By MARY FOSTER
The Associated Press
NEW ORLEANS -- They're separated by more than 20 years, they come from opposing political parties, and one evicted the other from the White House. But Bill Clinton and George Bush act like a team, a pair of touring comedians with a well-honed act.
The two former presidents even have their entrance down pat, striding in with arms aloft, music pounding, lights flashing, the crowd standing and going wild.
The pair addressed more than 25,000 people attending the National Association of Realtors convention Saturday, drawing at least six standing ovations and almost continuous applause.
Bush and Clinton thanked the real estate agents for holding their convention in New Orleans. It's the biggest convention to come to the city since Hurricane Katrina hit Aug. 29, 2005, and the pair has raised $130 million to aid New Orleans and the Gulf Coast in recovering from the storm.
Missing the perks
Retirement has been good, Bush said, although he misses some of the perks of the presidency.
One problem with retirement, Bush said, is that memories do not fail on certain topics.
"After 14 years no one forgets if you throw up on the Japanese premier," he said.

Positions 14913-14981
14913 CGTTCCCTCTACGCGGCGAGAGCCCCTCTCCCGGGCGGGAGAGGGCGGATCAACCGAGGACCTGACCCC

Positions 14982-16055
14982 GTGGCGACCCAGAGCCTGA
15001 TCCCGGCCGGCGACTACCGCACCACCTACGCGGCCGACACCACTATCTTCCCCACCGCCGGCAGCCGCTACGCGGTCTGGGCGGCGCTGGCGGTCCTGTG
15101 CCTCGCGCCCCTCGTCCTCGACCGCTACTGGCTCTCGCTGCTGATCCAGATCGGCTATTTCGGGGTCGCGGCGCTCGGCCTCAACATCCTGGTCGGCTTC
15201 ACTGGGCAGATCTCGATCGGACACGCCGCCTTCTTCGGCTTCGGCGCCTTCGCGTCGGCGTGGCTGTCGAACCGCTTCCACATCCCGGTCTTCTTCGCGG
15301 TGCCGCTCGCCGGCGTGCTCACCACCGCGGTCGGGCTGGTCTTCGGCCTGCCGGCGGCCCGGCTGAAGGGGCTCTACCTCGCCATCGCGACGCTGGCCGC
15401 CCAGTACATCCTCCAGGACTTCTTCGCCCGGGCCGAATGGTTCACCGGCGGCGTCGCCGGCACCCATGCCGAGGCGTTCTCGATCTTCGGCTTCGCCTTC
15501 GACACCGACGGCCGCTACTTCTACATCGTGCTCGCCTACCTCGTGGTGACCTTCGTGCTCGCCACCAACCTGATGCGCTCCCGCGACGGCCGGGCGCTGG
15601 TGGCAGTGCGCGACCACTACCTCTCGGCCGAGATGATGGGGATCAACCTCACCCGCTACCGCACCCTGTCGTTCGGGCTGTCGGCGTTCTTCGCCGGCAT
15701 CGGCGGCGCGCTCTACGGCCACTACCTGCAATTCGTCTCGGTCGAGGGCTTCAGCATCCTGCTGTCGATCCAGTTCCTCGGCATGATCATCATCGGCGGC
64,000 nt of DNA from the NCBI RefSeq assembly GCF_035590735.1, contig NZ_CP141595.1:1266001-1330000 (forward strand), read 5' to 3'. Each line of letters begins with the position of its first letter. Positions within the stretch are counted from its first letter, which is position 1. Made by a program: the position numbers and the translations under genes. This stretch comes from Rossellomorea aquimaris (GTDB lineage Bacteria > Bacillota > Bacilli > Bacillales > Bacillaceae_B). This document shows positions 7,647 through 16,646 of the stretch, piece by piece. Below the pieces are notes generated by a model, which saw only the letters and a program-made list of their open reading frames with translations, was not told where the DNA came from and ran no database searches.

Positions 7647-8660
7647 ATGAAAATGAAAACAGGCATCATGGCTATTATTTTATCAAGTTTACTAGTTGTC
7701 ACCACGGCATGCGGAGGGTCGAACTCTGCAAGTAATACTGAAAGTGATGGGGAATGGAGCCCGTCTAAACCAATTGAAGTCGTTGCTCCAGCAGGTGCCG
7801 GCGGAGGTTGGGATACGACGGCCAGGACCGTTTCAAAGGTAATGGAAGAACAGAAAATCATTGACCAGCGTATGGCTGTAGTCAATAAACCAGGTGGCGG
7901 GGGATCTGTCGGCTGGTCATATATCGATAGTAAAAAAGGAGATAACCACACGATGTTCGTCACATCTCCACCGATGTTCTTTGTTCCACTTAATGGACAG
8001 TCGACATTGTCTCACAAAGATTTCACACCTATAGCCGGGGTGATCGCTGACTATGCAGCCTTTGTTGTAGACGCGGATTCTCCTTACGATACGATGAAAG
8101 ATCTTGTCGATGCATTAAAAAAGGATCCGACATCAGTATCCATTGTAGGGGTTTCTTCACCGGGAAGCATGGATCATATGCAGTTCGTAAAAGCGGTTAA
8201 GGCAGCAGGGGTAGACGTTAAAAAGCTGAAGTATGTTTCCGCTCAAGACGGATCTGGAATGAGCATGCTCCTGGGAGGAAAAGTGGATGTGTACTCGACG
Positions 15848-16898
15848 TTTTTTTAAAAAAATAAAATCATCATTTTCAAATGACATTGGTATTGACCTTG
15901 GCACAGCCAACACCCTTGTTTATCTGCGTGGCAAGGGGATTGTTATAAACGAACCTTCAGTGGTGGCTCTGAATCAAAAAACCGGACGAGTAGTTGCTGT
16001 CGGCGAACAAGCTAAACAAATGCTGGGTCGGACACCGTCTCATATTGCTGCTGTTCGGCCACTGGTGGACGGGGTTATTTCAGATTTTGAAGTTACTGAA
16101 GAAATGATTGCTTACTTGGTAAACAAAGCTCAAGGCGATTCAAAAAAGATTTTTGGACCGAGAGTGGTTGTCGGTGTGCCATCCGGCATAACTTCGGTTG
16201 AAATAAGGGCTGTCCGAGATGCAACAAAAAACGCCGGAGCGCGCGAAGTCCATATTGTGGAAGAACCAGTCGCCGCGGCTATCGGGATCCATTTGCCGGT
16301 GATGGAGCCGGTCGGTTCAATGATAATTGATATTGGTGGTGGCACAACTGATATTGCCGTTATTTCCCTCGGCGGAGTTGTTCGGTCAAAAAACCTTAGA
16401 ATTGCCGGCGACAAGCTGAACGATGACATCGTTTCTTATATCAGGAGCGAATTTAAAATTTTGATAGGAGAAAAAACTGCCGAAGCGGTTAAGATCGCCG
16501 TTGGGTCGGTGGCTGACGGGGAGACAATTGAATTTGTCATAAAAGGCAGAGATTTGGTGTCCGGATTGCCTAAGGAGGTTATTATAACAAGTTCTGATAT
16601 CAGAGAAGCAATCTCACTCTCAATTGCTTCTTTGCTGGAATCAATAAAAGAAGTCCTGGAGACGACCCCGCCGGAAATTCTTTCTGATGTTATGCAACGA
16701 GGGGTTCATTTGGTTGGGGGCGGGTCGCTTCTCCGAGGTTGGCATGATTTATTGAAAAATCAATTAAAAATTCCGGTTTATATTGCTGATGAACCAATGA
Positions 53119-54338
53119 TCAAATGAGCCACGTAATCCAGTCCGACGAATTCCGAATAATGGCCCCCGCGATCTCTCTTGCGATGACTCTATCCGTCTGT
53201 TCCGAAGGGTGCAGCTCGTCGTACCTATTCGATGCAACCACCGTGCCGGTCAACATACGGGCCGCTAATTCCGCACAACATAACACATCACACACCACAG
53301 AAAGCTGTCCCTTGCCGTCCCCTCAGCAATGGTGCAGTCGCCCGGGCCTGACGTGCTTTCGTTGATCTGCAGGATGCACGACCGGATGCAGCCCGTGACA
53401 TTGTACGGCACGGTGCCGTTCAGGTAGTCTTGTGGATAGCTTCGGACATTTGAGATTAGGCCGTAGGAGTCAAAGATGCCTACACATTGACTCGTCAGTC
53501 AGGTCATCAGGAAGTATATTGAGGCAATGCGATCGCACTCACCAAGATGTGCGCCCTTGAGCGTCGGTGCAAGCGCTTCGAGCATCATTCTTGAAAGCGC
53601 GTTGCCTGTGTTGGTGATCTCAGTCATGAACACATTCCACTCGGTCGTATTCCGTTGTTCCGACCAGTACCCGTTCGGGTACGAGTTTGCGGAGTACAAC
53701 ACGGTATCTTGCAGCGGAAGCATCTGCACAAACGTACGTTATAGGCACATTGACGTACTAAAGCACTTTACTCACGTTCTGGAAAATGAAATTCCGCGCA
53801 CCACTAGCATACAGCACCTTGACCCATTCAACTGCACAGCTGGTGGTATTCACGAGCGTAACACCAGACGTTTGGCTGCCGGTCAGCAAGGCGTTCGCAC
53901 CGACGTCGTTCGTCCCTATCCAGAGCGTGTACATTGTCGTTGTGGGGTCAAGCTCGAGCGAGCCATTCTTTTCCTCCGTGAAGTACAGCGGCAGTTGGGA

However, he said, years of being badgered by the news media have left him with a simple philosophy: "Now if I don't like your questions, the heck with it, then I'm not going to answer them."
Clinton played second banana after Bush's round of jokes.
"You've just witnessed George Bush's revenge for the 1992 campaign," Clinton said of the year he defeated Bush for the presidency. "I'm condemned for the rest of my life to be his straight man."
Bush can get away with some things more easily, said Clinton, whose presidency was marked by the Monica Lewinsky scandal, noting that if he were to repeat one off-color joke that Bush told, "the New York papers would kill me."
What's more, the 60-year-old Clinton told the crowd, Bush, at 82, is in better shape.
"Make no mistake about it," said Clinton, who has undergone quadruple bypass surgery. "George Bush will speak at my funeral."
As for the recent election, both said they had to deal with congresses controlled for most or all of their presidencies by the other party. They said some of the best legislation during that time were made through compromises.
Clinton said he did not think his wife, Sen. Hillary Clinton, had decided yet whether she would run for the presidency.
"If she were to be elected I think she would do a good job," Clinton said.
"Yeah," Bush interjected, "but I'm having a little difficulty picturing this fellow walking behind her like Prince Philip behind the queen."